With a few items you already have at home, you can easily clean suede shoes and make them look like the first day you bought them.
As Elvis once sang to his fans on stage, you can now sing to any stains that dare to get on your suede shoes: “Don’t you step on my blue suede shoes. You can do anything, but stay off of my blue suede shoes.”
A notoriously tricky fabric, suede isn’t quite as hard to keep clean as you may think. However, when you’re dealing with suede shoes or suede boots, you’ll want to work hard to keep them clean and treat stains as they come before they’re set in. With these DIY methods and natural remedies, your suede shoes and boots will get clean and stay clean enough to make Elvis proud.
How to Clean Suede Shoes
Since suede shoes and boots can be tricky to keep clean, there are actual suede cleaning kits and brushes that you can purchase online to make your job as easy and efficient as possible. Here are some of our favorite products to use for cleaning suede:
- Angelus Direct Suede Cleaning Kit: You’ll get a brush, a smoother, mink oil (fancy!), and a suede cleaner in this kit.
- Otter Wax Suede Cleaner: This suede cleaner is alcohol-free with ingredients like organic aloe leaf, witch hazel, and castile soap to clean your suede gently.
- Allen Edmonds Suede Combo Brush: This two-sided brush helps you get the most bang for your buck.
In addition to using good, high-quality products to clean your suede, you should always be mindful of these techniques for cleaning suede shoes:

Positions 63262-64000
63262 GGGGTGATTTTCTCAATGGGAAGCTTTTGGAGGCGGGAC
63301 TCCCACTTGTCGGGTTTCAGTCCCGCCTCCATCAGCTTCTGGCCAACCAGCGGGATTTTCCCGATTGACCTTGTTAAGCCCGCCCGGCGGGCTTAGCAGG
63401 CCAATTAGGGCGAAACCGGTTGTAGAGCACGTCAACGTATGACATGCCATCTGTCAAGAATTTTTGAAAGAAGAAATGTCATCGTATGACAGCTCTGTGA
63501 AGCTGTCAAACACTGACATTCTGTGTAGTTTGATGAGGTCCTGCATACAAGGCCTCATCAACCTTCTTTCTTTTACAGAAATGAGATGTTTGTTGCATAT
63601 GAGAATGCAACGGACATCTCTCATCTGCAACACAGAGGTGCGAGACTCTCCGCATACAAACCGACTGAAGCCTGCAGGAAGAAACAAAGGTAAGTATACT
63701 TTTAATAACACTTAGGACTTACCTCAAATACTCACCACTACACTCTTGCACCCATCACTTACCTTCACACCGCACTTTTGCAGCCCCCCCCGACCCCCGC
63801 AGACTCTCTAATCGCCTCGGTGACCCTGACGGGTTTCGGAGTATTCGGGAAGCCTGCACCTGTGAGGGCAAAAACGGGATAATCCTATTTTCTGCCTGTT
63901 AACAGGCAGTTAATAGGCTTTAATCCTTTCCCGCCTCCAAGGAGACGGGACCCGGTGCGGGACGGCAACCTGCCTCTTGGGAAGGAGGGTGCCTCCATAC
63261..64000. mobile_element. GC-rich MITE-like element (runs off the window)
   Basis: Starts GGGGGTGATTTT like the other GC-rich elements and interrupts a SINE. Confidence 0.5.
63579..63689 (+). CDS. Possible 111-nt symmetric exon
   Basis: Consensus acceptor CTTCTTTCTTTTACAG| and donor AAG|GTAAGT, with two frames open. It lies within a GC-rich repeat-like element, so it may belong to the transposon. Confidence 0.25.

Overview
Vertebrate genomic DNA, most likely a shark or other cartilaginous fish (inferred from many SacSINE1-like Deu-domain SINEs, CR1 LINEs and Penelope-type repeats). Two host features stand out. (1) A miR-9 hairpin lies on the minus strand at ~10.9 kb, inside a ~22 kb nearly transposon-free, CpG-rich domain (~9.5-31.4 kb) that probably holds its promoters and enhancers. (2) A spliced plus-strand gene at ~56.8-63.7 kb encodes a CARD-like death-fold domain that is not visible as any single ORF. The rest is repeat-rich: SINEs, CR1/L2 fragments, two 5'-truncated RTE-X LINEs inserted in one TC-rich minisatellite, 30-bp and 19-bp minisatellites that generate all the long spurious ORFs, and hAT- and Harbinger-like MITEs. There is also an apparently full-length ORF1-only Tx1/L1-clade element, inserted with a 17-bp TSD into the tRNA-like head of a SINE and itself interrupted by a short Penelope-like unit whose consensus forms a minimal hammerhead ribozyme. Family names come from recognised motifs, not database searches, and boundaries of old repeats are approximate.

- Spot cleaning and suede are not friends. Always treat the entire shoe.
- Consistently keep up with brushing your suede to dislodge dirt and any foreign fibers.
- If you are dealing with a tricky stain, it may be better to take your suede to a cobbler or a specialist -- it’s worth it!
How to clean suede shoes without a brush
While we definitely recommend that you invest in a suede cleaning kit with a suede brush for your shoes, sometimes you just don’t have one. There are a couple of great ways to clean and refresh your suede shoes and boots without the help of a brush -- you just have to know how to do it.
- Use sandpaper for deep stains: If you’re dealing with a yucky stain on your suede shoes, the best remedy is catching it while it’s still fresh. Gently blot the stain, and then gently buff it out with a fine sandpaper (we recommend using 100-grit sandpaper or higher).
- Stick them in the freezer: Sometimes your shoes meet grime that is hard to simply wipe off, like chewing gum, candle wax, or even really sludgy mud. If you stick your suede shoes in the freezer overnight, then the frozen grime can sometimes be much simpler to scrape off.
- Use a razor to restore texture: When your suede shoes are walking the city streets, bumps and bruises will occur on your shoes. If you just grab the same kind of razor you use to shave your legs -- however, be careful that you’re not using a razor with a shaving cream bar or moisturizing strip on it -- a gentle runover of the razor can restore texture and smoothness to your suede shoes.
Can you clean suede shoes with water?
A pretty common question is whether or not you can clean suede shoes with water. The answer? Yes, but use very sparingly. Suede actually happens to stain with water -- if you step in a particularly deep puddle, then you may end up with a water wicking stain on your suede shoes or boots. We always recommend using a suede brush and cleaning kit instead, but sometimes you have to clean with water.